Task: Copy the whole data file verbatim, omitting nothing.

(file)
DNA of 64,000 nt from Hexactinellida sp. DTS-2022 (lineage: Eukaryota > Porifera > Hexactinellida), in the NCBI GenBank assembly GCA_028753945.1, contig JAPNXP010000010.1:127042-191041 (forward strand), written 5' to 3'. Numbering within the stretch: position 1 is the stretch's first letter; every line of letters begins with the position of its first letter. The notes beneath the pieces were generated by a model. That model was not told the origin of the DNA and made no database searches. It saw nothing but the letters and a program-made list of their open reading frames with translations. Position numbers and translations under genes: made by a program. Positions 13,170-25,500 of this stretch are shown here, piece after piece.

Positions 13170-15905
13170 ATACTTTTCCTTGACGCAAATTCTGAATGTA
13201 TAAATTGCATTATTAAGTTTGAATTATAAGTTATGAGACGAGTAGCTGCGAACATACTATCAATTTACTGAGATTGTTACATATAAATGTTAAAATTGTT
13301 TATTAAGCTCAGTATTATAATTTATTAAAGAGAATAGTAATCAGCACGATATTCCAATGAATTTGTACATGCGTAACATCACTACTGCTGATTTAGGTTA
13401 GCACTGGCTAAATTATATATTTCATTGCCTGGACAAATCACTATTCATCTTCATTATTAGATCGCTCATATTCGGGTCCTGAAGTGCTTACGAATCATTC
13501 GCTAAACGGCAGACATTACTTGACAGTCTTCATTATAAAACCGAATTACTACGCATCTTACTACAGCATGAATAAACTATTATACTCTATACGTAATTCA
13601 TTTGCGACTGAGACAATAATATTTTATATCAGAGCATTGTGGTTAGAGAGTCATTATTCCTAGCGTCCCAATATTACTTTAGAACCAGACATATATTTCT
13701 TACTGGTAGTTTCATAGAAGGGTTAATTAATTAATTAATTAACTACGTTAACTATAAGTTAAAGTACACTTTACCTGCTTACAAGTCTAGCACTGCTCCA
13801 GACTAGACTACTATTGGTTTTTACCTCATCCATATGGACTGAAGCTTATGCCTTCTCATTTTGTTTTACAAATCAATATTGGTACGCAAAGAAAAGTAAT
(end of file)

DNA of 64,000 nt from Hexactinellida sp. DTS-2022 (lineage: Eukaryota > Porifera > Hexactinellida), in the NCBI GenBank assembly GCA_028753945.1, contig JAPNXP010000010.1:127042-191041 (forward strand), written 5' to 3'. Numbering within the stretch: position 1 is the stretch's first letter; every line of letters begins with the position of its first letter. The notes beneath the pieces were generated by a model. That model was not told the origin of the DNA and made no database searches. It saw nothing but the letters and a program-made list of their open reading frames with translations. Position numbers and translations under genes: made by a program. Positions 13,170-25,500 of this stretch are shown here, piece after piece.

Positions 13170-15905
13170 ATACTTTTCCTTGACGCAAATTCTGAATGTA
13201 TAAATTGCATTATTAAGTTTGAATTATAAGTTATGAGACGAGTAGCTGCGAACATACTATCAATTTACTGAGATTGTTACATATAAATGTTAAAATTGTT
13301 TATTAAGCTCAGTATTATAATTTATTAAAGAGAATAGTAATCAGCACGATATTCCAATGAATTTGTACATGCGTAACATCACTACTGCTGATTTAGGTTA
13401 GCACTGGCTAAATTATATATTTCATTGCCTGGACAAATCACTATTCATCTTCATTATTAGATCGCTCATATTCGGGTCCTGAAGTGCTTACGAATCATTC
13501 GCTAAACGGCAGACATTACTTGACAGTCTTCATTATAAAACCGAATTACTACGCATCTTACTACAGCATGAATAAACTATTATACTCTATACGTAATTCA
13601 TTTGCGACTGAGACAATAATATTTTATATCAGAGCATTGTGGTTAGAGAGTCATTATTCCTAGCGTCCCAATATTACTTTAGAACCAGACATATATTTCT
13701 TACTGGTAGTTTCATAGAAGGGTTAATTAATTAATTAATTAACTACGTTAACTATAAGTTAAAGTACACTTTACCTGCTTACAAGTCTAGCACTGCTCCA
13801 GACTAGACTACTATTGGTTTTTACCTCATCCATATGGACTGAAGCTTATGCCTTCTCATTTTGTTTTACAAATCAATATTGGTACGCAAAGAAAAGTAAT